Ahead of Freedom Day on 27 April, which this year marks the 18th anniversary of South Africa’s first post-apartheid election, political activist and women’s rights campaigner Amina Cachalia shares her memories of Nelson Mandela’s inauguration as the country’s first democratically elected president.
Memories of a special day
Cachalia has vivid memories of that day, 10 May 1994, when she saw a friend of many years become president of the country.
“It was a moment that I don’t think I will ever forget – when Mandela stood up and took that oath, she says. “In my wildest dreams I never thought I would be party to that day.”
Cachalia and her late husband Yusuf were invited to the inauguration as VIP veterans. Both were prominent political activists in the struggle against apartheid.
He was a leading figure in the South African Indian Congress in the 1940s and 1950s and played a key role in bringing about African-Indian cooperation during the 1952 Defiance Campaign.
Cachalia is well known for the role she played in promoting rights for women during apartheid. In 1948, she was instrumental in launching the Women’s Progressive Union, an organisation with the aim of making women financially independent. The union, which functioned for about six years, offered classes in literacy, shorthand and typing, baby care, dress-making and music.
In 1954, she also took the lead in launching the Federation of South African Women. The organisation’s goal was to oppose the proposed extension of pass laws to black women, which culminated in the 1956 Women’s March to the Union Buildings to protest against apartheid pass laws.
Cachalia enjoys sharing her experiences of the inauguration ceremony. Eighteen years have passed since then, but she recalls the smallest details as if it happened just the other day.
When Cachalia talks about the inauguration, she shifts in her chair and leans forward, eager to tell a good story. “Every Freedom Day, I cast my mind back to relive the day,” she says.
“We received a printed invitation for the ceremony and instructions about how to get there. It was all beautifully spelt out for us,” she says.
She smiles as she recalls how she went about deciding what to wear for the important occasion. “I looked for a sari with the colours of the ANC, but I couldn’t find one. I settled for another one in my cupboard, it was a deep reddish colour. ”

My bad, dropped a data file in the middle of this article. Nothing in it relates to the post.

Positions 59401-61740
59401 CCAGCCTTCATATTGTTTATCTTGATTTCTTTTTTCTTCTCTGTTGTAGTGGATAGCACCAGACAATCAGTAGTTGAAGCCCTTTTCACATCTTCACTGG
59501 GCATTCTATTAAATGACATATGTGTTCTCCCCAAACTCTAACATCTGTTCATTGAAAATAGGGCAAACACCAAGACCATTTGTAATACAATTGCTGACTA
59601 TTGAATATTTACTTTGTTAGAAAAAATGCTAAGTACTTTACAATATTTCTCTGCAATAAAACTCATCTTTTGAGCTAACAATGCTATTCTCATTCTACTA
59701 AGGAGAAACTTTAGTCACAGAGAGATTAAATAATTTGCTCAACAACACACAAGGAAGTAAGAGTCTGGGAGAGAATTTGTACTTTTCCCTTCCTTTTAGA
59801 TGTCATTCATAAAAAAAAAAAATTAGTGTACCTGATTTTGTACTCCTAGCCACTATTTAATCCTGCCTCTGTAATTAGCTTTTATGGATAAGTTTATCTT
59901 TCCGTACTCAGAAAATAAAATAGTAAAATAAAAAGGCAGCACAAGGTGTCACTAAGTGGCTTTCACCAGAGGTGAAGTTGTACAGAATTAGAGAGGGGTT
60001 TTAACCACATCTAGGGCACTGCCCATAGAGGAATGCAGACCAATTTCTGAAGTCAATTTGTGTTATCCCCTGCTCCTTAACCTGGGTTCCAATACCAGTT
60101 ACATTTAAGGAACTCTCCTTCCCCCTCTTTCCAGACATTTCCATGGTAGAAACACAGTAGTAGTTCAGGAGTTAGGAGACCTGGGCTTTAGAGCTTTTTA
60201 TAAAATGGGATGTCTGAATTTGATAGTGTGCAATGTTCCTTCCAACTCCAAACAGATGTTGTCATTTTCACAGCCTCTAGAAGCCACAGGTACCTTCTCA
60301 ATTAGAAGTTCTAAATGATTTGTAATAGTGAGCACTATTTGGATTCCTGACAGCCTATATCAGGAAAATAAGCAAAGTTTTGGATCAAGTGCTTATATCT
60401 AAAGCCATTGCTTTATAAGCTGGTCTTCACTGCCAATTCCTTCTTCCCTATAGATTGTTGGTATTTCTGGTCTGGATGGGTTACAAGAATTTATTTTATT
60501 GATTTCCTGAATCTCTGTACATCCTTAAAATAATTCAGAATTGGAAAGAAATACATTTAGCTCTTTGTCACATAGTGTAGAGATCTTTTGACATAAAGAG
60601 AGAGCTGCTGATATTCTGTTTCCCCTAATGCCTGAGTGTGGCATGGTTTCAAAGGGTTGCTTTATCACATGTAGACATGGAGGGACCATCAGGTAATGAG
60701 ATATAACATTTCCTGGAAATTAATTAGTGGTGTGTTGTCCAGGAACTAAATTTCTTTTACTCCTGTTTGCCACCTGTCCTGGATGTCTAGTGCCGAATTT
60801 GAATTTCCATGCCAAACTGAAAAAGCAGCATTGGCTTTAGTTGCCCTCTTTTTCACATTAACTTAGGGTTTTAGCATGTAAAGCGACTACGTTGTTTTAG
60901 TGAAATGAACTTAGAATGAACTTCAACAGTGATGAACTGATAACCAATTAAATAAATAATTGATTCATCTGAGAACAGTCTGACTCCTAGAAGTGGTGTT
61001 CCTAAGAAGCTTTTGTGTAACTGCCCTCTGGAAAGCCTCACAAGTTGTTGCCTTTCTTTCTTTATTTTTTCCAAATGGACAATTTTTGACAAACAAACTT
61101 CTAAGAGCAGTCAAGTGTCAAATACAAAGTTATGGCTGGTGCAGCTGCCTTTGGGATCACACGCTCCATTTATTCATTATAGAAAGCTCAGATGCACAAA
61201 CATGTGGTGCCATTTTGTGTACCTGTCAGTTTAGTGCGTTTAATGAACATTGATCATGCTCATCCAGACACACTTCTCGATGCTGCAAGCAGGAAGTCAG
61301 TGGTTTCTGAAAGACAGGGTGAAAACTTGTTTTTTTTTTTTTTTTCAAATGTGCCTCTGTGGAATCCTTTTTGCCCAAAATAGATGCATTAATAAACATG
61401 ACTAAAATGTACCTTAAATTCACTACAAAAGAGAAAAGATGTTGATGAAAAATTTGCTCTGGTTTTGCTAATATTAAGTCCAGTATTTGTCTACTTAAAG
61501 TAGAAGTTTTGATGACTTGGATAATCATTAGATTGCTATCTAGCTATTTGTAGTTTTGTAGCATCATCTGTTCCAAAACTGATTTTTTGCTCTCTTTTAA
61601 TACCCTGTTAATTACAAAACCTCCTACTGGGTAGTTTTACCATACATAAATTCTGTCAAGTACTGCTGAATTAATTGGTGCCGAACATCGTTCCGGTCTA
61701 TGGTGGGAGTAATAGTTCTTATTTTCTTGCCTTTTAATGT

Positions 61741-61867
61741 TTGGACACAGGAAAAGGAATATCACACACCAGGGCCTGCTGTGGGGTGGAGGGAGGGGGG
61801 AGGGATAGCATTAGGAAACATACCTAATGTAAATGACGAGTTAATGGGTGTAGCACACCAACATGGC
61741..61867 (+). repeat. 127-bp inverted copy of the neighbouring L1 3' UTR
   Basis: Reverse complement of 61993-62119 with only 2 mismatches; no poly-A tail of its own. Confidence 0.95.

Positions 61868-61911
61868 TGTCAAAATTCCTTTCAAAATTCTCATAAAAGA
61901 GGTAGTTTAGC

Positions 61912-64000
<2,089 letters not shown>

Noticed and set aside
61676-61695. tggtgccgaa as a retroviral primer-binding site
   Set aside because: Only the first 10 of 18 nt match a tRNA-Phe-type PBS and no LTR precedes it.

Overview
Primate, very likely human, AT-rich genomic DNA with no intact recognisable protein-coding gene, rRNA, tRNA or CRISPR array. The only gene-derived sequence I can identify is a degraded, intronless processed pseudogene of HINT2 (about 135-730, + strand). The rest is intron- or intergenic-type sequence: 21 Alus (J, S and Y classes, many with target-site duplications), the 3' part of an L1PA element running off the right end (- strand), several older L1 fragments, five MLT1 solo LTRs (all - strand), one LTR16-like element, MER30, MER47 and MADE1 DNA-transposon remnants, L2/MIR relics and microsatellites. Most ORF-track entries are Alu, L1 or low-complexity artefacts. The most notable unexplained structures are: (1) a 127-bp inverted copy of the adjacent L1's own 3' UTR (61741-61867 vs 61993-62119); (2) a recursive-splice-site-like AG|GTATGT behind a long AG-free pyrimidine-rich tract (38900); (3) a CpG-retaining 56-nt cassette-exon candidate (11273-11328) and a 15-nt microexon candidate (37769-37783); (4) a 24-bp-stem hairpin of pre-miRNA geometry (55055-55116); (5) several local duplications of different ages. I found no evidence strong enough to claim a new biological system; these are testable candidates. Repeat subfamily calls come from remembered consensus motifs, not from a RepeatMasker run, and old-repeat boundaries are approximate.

It was a beautiful sunny morning and the couple was seated in the amphitheatre, two or three rows behind Winnie Madikizela-Mandela.
Among the many prominent dignitaries she saw at the ceremony, two stood out: Cuban politician Fidel Castro and Benazir Bhutto, who served as the 11th prime minister of Pakistan from 1988 until 1990, and 1993 until 1996. “She was quite a striking woman,” she adds.
Cachalia pauses for a while. A myriad of thoughts came to mind when she arrived at the Union Buildings.
“I had been at the Union Buildings before, for the women’s march and about my banning orders – usually to demonstrate or show my disapproval about something,” she says.
But this time was different.
“I was here on a different wicket altogether. I could see that everything we fought for was not in vain,” she says.
For Cachalia, the inauguration gave new meaning to all the years she lived under banning orders.
After the 1956 Treason Trial, activists were all regarded as threats to the government and in 1963 a number were banned. Cachalia wasn’t exempt and in November 1963 she was banned for a period of five years.
She remembers the day she was handed her first banning order. “I was on the phone to Helen Joseph when the police delivered the order,” she says.
And this was just the first of three banning orders – when her first ban was about to expire, she was served with another, and then another.
She remained under banning orders for fifteen years.
The banning orders restricted her movements, her ability to associate freely with people and put a stop to her political work. She couldn’t attend social and political gatherings, couldn’t leave the magisterial district of Johannesburg, and couldn’t enter any publishing house or educational premises.
“It was a disgusting restriction on one’s life in general,” she says.
Amid the hardships of apartheid, Cachalia says that they had to create their own fun. She laughs when she remembers the many parties that took place. “We carried on with life and we made the best of what we had,” she says.
She picks up a photograph displayed on the bookshelf in her lounge, taken many years ago at a party hosted by Madikizela-Mandela at her home for friends and comrades. “This is the only photo of me and Chris Hani together,” she says. It was taken just before he was assassinated in 1993.
Telling South Africa’s story
Her life today is a world apart from what she experienced for so many years under apartheid, but although things have changed, some things are forever with her.
Sometimes she still gets that strange feeling that someone is listening in on her conversations, or that her phone is tapped.
After years of living under banning orders, “freedom” took on a different meaning for Cachalia – it is a sacred treasure.
“I can do as I please and read what I want to. I am enjoying my freedom, I am enjoying my life,” she says.
She often thinks back to the struggle years. “It was such unbelievable times we lived through,” she says.
Cachalia says it is important to ensure that the memories of the struggle years are kept alive, otherwise future generations won’t understand South Africa’s hard-won freedom.
“The inauguration was a special time for South Africa and the world,” she says. “It was absolute euphoria, and the excitement never left us.”
By: Wilma den Hartigh